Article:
Summary: He could save no one by His life; it is His sacrificial death that saves.

Tom Lowe


Why Did God Forsake Him?

Why Did God Forsake Him? It took me quite a while to become comfortable with my answer to that question. It is the title of today’s sermon. And when we are done, I hope you will say along with me, “I am glad he turned his back on Jesus.”

First, let’s listen to what Jesus said in Psalm 22:1

My God, my God, why hast thou forsaken me? why art thou so far from helping me, and from the words of my roaring?

What we have here is something I want to emphasize from the very beginning—a record of His human suffering. We see Him as a man nailed to the cross, “. . . the Lamb of God, which taketh away the sin of the world” (John 1:29). We get more light on this matter by turning to the Epistle to the Hebrews and reading Hebrews 2:9: “But we see Jesus, who was made a little lower than the angels for the suffering of death, crowned with glory and honour; that he by the grace of God should taste death for every man” (Heb. 2:9). This is what we are looking at—the One who left heaven’s glory and became a Man. He became a Man in order to reveal God to us, yes, that is true; but most of all, it was to redeem man. Just 5 verses from here the psalmist wrote, “Forasmuch then as the children are partakers of flesh and blood, he also himself likewise took part of the same [Jesus was both man and God.]; that through death he might destroy him that had the power of death, that is, the devil” (Heb. 2:14)

He could save no one by His life; it is His sacrificial death that saves. The writer of Hebrews said, “And deliver them who through fear of death were all their lifetime subject to bondage. For verily he took not on him the nature of angels, but he took on him the seed of Abraham [The Hebrew people]. For in that he himself hath suffered being tempted [He suffered and faced the same temptations as all men.; but He never sinned, not even once.], he is able to succor [help, aid] them that are tempted” (Heb. 2:15-16, 18). We see the man Christ Jesus on the cross as a perfect Man. He had learned to rest upon God. He had learned to trust Him in all that He did. He said, “. . . I do always those things that please Him” (John 8:29). But all the way back in that desperate and despairing hour He was abandoned by God. There was no place He could turn, either on the human plane or on the divine. He had no place to go. The Man Christ Jesus was forsaken. No entirely human man has ever had to experience that. No one. Only Jesus alone.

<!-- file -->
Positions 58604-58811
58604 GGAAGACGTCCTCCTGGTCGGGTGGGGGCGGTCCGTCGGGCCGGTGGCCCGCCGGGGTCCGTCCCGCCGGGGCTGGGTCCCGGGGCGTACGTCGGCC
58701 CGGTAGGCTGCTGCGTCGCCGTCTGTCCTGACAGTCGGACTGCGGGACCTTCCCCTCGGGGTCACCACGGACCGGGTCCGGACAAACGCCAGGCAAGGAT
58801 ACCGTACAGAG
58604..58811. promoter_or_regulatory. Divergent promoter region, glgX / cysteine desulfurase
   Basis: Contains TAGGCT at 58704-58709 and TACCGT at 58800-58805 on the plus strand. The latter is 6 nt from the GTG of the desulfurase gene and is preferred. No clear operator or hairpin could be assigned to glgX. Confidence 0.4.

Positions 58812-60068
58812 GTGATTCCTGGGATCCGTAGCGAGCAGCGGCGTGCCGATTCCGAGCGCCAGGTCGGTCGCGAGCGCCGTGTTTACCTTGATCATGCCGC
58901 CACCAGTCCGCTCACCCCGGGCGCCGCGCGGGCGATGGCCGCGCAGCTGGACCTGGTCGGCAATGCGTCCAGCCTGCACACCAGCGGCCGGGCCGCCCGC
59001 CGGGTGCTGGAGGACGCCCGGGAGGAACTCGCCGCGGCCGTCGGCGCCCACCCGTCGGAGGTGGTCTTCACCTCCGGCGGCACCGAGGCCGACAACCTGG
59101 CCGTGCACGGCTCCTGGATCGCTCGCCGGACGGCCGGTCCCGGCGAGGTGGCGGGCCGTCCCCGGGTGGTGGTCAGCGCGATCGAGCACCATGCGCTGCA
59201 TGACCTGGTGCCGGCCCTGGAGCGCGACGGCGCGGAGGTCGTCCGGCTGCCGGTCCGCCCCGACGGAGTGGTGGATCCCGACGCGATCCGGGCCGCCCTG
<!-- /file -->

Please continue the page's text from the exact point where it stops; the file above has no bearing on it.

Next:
When Jesus spoke these words from the cross—“My God, my God, why hast thou forsaken me?”—He was quoting from Mark 15:34, and that gives it unique sacredness. This is how Mark reported the Savior’s words in his gospel, “And at the ninth hour [The Jews day began at 6, am. The ninth hour is 3 pm.] Jesus cried with a loud voice, saying, Eloi, Eloi, lama sabachthani? which is, being interpreted, My God, my God, why hast thou forsaken me?” (Mark 15:34, KJV). Mathew, Luke, and John also included this incident in the Gospel that bears their name.

(Matthew 27:50) Jesus, when he had cried again with a loud voice, yielded up the ghost.

(Luke 23:46) And when Jesus had cried with a loud voice, he said, Father, into thy hands I commend my spirit: and having said thus, he gave up the ghost.

(John 19:30) When Jesus therefore had received the vinegar, he said, It is finished: and he bowed his head, and gave up the ghost.

When He had cried out again with a loud voice, He yielded up His spirit. The loud cry demonstrates that He died in strength, not in weakness. He … cried … with a loud voice, as a shout of triumph, and yielded up His Spirit. In other words, having borne the wrath of God’s judgment against sin, He knew that He had triumphed over Satan and the curse of sin. His heel was “bruised,” but the serpent’s head had been “crushed” just as it was prophesized in Genesis 3:15.

The yielding of His life was the result of the voluntary surrender of His life for the sake of His own. The fact that He yielded up His spirit distinguished His death from all others. We die because we have to; He died because He chose to. Had He not said, “I lay down My life that I may take it again. No one takes it from Me, but I lay it down of Myself. I have power to lay it down, and I have power to take it again” (John 10:17, 18)? I have heard that there is something called the “death rattle,” that gasp for that last breath that we all want so badly. It is always a struggle and it comes with great effort. The two thieves on their crosses undoubtedly died that way, but our Lord didn’t go that way. He dismissed His Spirit. He went willingly.

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